NSI and FAO sign MoU on technical cooperation

WINDHOEK; The Namibian Standards’ Institution (NSI) and the United Nations’ Food and Agricultural Organisation (FAO) signed a Memorandum of Understanding (MoU) on technical cooperation on Thursday in the capital.

The memorandum seeks to further the Namibian Government’s national development goals through strategic partnerships for the benefit of the country.

The MoU will, amongst others, cover the updating of the status of Namibian food safety legislation as well as the development of national labelling regulations which are consistent with Codex guidelines, and which also meet national needs.

“The NSI will continue to adopt international standards not least those of the FAO and the World Health Organisation (WHO) Codex Alimentarius Commission as Namibian standards,” said NSI Chief Executive Officer, Riundja Ali Kaakunga during the signing ceremony at a local hotel.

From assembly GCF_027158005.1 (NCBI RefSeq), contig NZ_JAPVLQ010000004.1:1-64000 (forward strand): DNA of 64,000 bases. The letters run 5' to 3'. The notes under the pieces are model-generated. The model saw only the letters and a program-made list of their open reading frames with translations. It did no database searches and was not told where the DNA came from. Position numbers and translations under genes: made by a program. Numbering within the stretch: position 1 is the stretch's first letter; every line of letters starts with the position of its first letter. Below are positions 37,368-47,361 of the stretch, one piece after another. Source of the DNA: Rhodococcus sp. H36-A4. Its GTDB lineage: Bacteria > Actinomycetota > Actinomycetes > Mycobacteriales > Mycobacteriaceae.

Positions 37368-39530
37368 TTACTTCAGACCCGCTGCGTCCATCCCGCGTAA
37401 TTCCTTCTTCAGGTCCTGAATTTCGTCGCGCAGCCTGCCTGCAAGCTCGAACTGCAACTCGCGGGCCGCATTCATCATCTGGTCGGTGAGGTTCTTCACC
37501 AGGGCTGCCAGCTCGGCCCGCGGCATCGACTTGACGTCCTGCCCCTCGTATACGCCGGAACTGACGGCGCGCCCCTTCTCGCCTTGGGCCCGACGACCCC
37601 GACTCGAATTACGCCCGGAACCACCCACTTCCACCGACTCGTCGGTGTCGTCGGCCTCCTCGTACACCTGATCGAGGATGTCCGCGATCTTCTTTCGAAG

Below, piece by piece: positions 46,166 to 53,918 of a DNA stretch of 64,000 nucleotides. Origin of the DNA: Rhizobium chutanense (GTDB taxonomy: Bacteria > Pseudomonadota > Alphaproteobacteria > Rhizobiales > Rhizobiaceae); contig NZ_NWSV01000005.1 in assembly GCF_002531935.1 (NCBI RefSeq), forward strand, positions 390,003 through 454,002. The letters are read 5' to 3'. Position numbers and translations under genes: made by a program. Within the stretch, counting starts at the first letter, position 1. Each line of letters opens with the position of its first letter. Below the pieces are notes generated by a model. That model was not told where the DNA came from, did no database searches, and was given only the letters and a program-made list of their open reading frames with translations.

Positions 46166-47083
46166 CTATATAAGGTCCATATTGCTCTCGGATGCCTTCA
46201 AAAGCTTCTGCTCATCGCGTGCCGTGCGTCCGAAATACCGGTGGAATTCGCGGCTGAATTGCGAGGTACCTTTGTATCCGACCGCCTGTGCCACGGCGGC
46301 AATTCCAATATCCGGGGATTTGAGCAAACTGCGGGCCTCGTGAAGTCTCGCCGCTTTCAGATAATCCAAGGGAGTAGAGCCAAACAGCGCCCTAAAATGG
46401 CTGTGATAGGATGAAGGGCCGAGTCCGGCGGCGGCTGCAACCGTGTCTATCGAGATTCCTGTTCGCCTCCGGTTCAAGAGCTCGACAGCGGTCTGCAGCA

The Codex Alimentarius Commission is the most representative international forum for the development and harmonisation of world-wide food standards, designed with the view to protect consumers’ health and safety and ensuring fair practices in international trade.

The FAO Namibian representative Dr Babagana Ahmadu said they have decided to support the Namibian Government after such a request from them.

“The FAO is now preparing to support Namibia in the finalisation of legal instruments related to national food safety systems and adherence to international standards. We remain fully committed to working with the Namibian authority to achieve these objectives for the benefit of the Namibian population,” he said.

The MoU will cover technical support for the effective implementation of the GlobalGap Certification Scheme for the horticulture industry, strengthening institutional and staff capacity in the fields of shellfish inspection, as well as strengthening operations of the NSI laboratory.

GlobalGap is the world’s leading farm-assurance programme, which translates consumer requirements into good agricultural practices.

SOURCE: NAMPA

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